Photo by Jonathan Self

Poet, novelist, and dancer Tishani Doshi was born in Madras, India, to Welsh and Gujarati parents. She is the author of six books of poetry and fiction, and has been honored with an Eric Gregory Award and an All-India Poetry Prize. Girls Are Coming Out of the Woods was published by HarperCollins in South Asia, Bloodaxe Books, Ltd. in the United Kingdom, and Copper Canyon Press in the United States. Doshi lives with her husband and dogs on a beach in Tamil Nadu, India.

Considering Motherhood While Falling Off a Ladder in Rome

In the Via della Scala in Rome,

in one of those apartments

tourists dream of owning,

I walked down a ladder

in my underwear,

with a bottle in one hand

and an apple in the other.

And when I fell,

it was with turbulence,

with knowledge,

that every rib of shame

would smash against the floor,

that ambivalence was primeval.

Later, when we walked

across the Tiber to bring

your son home from school,

we paused to watch birds

in the sky—starlings

in the thousands.

And I could not explain

that it was the beating

of their wings,

the murmurations,

that were a kind of drowning.

That I too would chew

at the bark

of life, if it would

bequeath me fire.

It was November,

the season of death,

and the river moved darkly

between her banks,

the birds flew from sycamore

to sycamore like tapestry,

flood. And every epiphany

that has since arrived

has yielded only in breath,

tempestuous, forbidden breath.

"Considering Motherhood While Falling Off a Ladder in Rome" is from Doshi's third collection of poems, Girls Are Coming Out of the Woods, published in HarperCollins India (Sept. 2017), Bloodaxe Books Ltd., UK (Jan. 2018), and Copper Canyon Press, USA (Oct. 2018).

Your voice brings an awareness to the body that is sensual as well as political. In Girls Are Coming Out of the Woods, how do you see your individual transmuting what surrounds you politically?

Much of my experience of body has come through seventeen years of being a dancer. The powers. The limitations. If you lay over that the prism of being a woman in India, living in these dichotomous times, where we have never had such freedom as we do (some of us), against the staggering violence done to us (India ranks as the most dangerous country in the world for women according to a Thomson Reuters Foundation survey), then it becomes impossible not to transmute. You begin with yourself. Then you turn outwards. When it comes to the body I’m always alternating between wonderment and fear, and I think one of the things I’ve tried to do in my poems is to gather strength in the bodies of others, which is why—river of girls, girls coming out of the woods, women gathered in bath houses, all the unsmiling portraits of women in museum galleries….. There is strength in the collective. Striking out solo is possible, and necessary, but it’s a dangerous task. And I suppose living with this danger, with pluck and joy, is what I’m trying to negotiate in all my work.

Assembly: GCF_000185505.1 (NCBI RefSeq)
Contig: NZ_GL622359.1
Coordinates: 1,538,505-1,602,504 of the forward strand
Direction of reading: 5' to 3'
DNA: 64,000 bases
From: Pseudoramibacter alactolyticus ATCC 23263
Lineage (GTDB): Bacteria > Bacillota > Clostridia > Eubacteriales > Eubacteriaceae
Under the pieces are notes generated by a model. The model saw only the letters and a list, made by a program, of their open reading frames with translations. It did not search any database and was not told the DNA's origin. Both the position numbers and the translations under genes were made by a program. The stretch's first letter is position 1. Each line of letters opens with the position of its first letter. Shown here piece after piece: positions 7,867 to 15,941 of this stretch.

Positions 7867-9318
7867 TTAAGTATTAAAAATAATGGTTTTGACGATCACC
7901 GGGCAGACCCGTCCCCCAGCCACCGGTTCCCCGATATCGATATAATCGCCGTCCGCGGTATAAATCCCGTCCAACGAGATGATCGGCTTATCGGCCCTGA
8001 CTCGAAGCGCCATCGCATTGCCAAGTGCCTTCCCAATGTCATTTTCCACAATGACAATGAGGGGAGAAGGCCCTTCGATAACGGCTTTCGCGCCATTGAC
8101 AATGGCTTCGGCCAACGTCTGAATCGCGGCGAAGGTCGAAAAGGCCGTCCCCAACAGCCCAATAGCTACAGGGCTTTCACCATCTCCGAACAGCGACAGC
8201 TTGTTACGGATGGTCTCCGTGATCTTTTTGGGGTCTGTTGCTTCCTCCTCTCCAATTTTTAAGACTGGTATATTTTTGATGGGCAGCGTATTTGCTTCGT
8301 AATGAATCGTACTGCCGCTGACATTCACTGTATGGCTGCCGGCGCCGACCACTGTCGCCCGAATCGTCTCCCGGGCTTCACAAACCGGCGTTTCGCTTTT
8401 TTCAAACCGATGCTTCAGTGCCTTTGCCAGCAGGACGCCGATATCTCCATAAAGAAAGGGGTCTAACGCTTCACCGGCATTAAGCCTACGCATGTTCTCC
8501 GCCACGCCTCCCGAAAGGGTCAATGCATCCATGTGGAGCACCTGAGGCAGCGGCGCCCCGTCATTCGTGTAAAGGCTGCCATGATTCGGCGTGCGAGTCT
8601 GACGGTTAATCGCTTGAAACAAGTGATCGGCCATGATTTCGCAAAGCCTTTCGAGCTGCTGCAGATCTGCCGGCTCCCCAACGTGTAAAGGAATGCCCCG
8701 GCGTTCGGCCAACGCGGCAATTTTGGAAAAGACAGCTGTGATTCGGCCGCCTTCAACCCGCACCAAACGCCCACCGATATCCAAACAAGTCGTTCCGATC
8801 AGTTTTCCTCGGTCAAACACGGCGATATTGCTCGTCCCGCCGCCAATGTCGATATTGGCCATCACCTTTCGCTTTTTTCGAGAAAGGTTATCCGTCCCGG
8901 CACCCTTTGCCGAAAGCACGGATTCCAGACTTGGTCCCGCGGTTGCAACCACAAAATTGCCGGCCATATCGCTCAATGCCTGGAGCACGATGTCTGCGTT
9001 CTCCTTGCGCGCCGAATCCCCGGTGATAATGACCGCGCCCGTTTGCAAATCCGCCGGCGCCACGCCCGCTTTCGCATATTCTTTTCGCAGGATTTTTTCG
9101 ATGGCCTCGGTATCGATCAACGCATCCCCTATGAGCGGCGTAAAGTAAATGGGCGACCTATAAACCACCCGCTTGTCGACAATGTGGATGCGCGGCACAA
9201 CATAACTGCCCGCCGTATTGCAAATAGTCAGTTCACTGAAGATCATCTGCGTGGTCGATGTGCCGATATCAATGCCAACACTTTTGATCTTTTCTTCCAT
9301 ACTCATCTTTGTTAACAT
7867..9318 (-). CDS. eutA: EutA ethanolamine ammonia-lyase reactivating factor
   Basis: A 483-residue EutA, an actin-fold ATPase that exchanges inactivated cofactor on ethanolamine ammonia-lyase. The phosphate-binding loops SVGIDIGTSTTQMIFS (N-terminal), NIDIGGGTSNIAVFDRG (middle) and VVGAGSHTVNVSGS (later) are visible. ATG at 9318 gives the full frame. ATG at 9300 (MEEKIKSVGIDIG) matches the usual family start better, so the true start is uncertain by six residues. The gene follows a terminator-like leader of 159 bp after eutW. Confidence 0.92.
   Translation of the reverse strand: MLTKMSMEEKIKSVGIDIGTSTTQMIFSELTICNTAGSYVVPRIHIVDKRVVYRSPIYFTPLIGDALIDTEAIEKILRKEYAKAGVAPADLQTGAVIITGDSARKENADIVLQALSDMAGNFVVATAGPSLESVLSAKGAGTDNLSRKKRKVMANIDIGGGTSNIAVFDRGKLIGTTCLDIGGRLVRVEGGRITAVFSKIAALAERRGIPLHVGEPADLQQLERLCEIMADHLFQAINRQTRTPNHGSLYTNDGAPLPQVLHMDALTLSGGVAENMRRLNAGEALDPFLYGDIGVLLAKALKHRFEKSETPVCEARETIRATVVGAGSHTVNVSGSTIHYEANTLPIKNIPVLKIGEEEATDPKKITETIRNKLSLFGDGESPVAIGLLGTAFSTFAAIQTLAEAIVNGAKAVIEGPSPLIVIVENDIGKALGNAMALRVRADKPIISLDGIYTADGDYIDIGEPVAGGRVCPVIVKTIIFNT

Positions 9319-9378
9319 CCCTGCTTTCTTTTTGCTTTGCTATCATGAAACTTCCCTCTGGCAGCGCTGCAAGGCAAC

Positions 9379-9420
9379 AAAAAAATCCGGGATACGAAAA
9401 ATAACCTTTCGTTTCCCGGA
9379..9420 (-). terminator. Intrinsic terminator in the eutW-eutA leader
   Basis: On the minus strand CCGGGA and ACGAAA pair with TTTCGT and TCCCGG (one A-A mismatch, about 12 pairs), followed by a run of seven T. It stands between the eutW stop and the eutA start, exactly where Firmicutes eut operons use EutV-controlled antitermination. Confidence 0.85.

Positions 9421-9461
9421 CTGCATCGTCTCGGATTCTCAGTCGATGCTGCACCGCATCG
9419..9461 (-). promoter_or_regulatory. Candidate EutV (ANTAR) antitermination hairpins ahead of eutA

My pleasure of reading you was enhanced because of the formal freedom that you allow your poems to progress and move. You often create scenarios, concrete and tangible, before veering away into the strange and unknown. The use of language through these quick transitions is unexpected and playful, but also violent and destabilizing. You’re not only ushering into someplace new but also, it seems to me, are guided by a deep necessity to dislodge the meaning of the word, reconfigure the order of the world.

Thank you! I often begin with concrete images, which act as triggers or starting points for poems, and what happens then is that through the writing of the poem there’s a leaping away—and this is the mysterious, wonderful thing about poetry. It has this surreal trampoline effect, and is able to generate wild movement with minimal efforts to wrists and knees. Language is the vehicle that drives the poem forward, but there is also mood, and altering of mood. I want the reader to begin with one feeling and end with something completely different.

Your voice often soars and becomes so truthful that the fine seams between the disparate become luminous and visible. I am thinking of these beautiful lines from “Disco Biscuits”:

The church at the corner folding in on itself,

a vagrant fiddling with the pleats of his loincloth. Even

the lampposts are desperate to tuck in their ungainly feet.

The city and her persiflage. The acres of burning sand.

Listen now, as the wind caterwauls like a deranged megaphone.